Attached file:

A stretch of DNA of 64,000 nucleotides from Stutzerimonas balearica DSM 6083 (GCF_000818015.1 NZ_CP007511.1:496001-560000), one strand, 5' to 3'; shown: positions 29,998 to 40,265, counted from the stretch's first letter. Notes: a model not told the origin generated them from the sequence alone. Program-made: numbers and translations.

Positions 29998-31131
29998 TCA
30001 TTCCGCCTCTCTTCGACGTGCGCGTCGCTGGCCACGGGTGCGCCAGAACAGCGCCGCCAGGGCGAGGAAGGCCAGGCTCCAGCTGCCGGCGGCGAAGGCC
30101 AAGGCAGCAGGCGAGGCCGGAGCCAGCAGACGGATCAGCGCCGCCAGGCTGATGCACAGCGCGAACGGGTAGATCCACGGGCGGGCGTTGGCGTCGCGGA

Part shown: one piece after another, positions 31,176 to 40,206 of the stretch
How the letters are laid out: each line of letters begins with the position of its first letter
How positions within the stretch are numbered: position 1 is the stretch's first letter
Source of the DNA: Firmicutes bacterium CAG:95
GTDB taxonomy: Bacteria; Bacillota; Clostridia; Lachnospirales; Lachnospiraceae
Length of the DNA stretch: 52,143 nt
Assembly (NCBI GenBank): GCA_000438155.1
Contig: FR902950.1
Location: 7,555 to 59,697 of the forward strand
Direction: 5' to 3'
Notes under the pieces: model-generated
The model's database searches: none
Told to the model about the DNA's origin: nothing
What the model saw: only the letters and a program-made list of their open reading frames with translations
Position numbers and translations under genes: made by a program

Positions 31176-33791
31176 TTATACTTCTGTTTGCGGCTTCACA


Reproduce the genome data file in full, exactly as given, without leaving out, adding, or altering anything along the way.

A stretch of DNA of 64,000 nucleotides from Stutzerimonas balearica DSM 6083 (GCF_000818015.1 NZ_CP007511.1:496001-560000), one strand, 5' to 3'; shown: positions 29,998 to 40,265, counted from the stretch's first letter. Notes: a model not told the origin generated them from the sequence alone. Program-made: numbers and translations.

Positions 29998-31131
29998 TCA
30001 TTCCGCCTCTCTTCGACGTGCGCGTCGCTGGCCACGGGTGCGCCAGAACAGCGCCGCCAGGGCGAGGAAGGCCAGGCTCCAGCTGCCGGCGGCGAAGGCC
30101 AAGGCAGCAGGCGAGGCCGGAGCCAGCAGACGGATCAGCGCCGCCAGGCTGATGCACAGCGCGAACGGGTAGATCCACGGGCGGGCGTTGGCGTCGCGGA

Part shown: one piece after another, positions 31,176 to 40,206 of the stretch
How the letters are laid out: each line of letters begins with the position of its first letter
How positions within the stretch are numbered: position 1 is the stretch's first letter
Source of the DNA: Firmicutes bacterium CAG:95
GTDB taxonomy: Bacteria; Bacillota; Clostridia; Lachnospirales; Lachnospiraceae
Length of the DNA stretch: 52,143 nt
Assembly (NCBI GenBank): GCA_000438155.1
Contig: FR902950.1
Location: 7,555 to 59,697 of the forward strand
Direction: 5' to 3'
Notes under the pieces: model-generated
The model's database searches: none
Told to the model about the DNA's origin: nothing
What the model saw: only the letters and a program-made list of their open reading frames with translations
Position numbers and translations under genes: made by a program

Positions 31176-33791
31176 TTATACTTCTGTTTGCGGCTTCACA